For industrial sectors, one of the most definitive benefits of additive manufacturing is the ability to reduce weight whilst maintaining mechanical performance. The advantages here are crucial and can result in lower material costs, significant reductions in production time and for industries such as aerospace and automotive, increased design flexibility.
Left: Example of a Schoen Gyroid structure, Centre: Finite Element Analysis, Right: Lattice within brake calliper.
In order to achieve this, lattice structures must be added to parts before manufacturing. However, adding lattice structures to parts using traditional CAD techniques for AM can be difficult. It can be a particular challenge to produce the appropriate algorithms to generate triangulated surfaces for export to AM processes. For example, traditional CAD-based lattice techniques can obstruct the design fluidity that advanced manufacturing technologies allow, particularly when trying to reproduce complex ideal micro-architectures.
UK-based 3D image visualisation, analysis and model generation software and solutions provider Simpleware has a different approach to generating lattices for additive manufacturing. Implementing a process that coverts a CAD object into an image, known as voxelisation, the company uses an image-based method which allows designers to generate implicitly defined periodic lattice structures suitable for additive manufacturing applications and finite element analysis (FEA).
Simpleware’s patented method for generating robust lattice structures can overcome the problems faced with hollowing out a part to reduce weight and optimise designs prior to 3D printing. Cellular lattice structures can be used to replace the volume of CAD and image-based parts, reducing weight whilst maintaining optimal performance.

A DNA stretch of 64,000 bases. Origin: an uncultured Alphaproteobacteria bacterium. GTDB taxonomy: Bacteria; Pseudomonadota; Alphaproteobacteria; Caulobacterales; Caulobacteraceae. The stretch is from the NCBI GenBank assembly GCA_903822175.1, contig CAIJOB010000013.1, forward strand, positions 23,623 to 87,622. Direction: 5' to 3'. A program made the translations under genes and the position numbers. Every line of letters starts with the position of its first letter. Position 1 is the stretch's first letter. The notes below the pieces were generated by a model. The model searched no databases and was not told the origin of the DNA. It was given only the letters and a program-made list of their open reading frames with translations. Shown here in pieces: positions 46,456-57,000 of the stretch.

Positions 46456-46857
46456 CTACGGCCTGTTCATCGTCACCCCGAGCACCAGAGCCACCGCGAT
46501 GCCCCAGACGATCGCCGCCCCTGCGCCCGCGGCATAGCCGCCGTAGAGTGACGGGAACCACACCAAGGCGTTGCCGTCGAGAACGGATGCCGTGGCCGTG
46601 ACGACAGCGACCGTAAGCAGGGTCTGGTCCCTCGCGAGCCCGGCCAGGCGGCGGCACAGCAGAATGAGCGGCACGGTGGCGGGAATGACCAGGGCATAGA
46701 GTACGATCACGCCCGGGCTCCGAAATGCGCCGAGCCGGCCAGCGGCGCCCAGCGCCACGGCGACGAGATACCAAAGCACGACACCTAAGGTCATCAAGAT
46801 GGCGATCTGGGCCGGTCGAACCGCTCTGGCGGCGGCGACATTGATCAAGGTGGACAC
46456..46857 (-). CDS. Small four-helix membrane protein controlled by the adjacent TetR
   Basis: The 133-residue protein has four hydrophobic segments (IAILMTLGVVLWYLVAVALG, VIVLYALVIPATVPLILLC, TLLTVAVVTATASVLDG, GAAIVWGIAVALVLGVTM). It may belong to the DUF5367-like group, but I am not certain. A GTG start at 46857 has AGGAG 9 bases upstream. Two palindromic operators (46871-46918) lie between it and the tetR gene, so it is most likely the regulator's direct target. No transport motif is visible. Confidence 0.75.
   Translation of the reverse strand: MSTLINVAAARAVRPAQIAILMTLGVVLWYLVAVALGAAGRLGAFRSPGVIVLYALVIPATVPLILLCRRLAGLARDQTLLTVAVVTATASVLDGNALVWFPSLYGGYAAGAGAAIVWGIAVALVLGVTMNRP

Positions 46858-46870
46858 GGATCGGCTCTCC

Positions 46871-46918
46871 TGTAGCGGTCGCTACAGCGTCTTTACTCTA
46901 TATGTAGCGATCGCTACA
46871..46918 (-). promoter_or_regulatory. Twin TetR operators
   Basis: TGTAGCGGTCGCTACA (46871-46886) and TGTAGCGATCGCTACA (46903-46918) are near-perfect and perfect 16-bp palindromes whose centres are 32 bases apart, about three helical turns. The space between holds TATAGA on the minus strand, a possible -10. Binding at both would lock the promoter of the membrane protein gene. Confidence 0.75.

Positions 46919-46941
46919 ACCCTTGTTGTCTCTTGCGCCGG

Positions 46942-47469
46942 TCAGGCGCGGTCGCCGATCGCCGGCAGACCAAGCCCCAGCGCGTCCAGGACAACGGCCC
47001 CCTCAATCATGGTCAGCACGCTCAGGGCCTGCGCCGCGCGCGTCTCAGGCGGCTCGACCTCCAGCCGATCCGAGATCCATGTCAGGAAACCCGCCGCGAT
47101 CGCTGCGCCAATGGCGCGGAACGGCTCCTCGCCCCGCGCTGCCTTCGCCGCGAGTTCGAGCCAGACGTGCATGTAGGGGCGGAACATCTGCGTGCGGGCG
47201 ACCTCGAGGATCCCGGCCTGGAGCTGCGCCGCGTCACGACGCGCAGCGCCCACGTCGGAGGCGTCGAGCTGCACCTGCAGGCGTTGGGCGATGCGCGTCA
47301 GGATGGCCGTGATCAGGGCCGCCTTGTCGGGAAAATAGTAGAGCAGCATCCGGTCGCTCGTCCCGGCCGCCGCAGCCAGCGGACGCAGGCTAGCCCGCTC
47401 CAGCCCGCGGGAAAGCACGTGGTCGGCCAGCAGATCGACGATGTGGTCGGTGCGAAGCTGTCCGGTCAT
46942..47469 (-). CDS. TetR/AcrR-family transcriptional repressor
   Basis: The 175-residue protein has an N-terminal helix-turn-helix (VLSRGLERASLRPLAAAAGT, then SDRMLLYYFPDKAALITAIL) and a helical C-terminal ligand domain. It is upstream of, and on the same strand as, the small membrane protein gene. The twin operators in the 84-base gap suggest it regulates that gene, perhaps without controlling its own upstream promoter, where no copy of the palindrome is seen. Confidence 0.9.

Lattices can be integrated with CAD parts within Simpleware software to create hollow watertight models that maintain exterior geometries to a specified wall thickness. The image-based approach makes it possible to manipulate the lattice and the final mechanical properties of a part before it is exported as an STL.
“Our image-based method has many benefits, as by allowing the user to work in image-space as well as CAD, many operations can be performed robustly without the risk of compromising the original geometry of a part,” Dr David Raymont, software developer at Simpleware, explained. “The method helps overcome some common challenges in creating lattices from CAD in terms of easily changing features such as part wall thickness and volume fractions to achieve custom properties.”
A recent case study which set out to reduce the weight of a racing bike with Direct Metal Laser Sintering showed how additive technology can significantly reduce the weight of a part by designing for a specific process. Modifying the design of the bike’s rear wheel brake calliper hanger, Simpleware’s internal lattice structure approach was employed to generate a structural lattice inside the hollow void of the part, allowing the part to be built without support structures.
Rear wheel brake calliper hanger made with DMLS.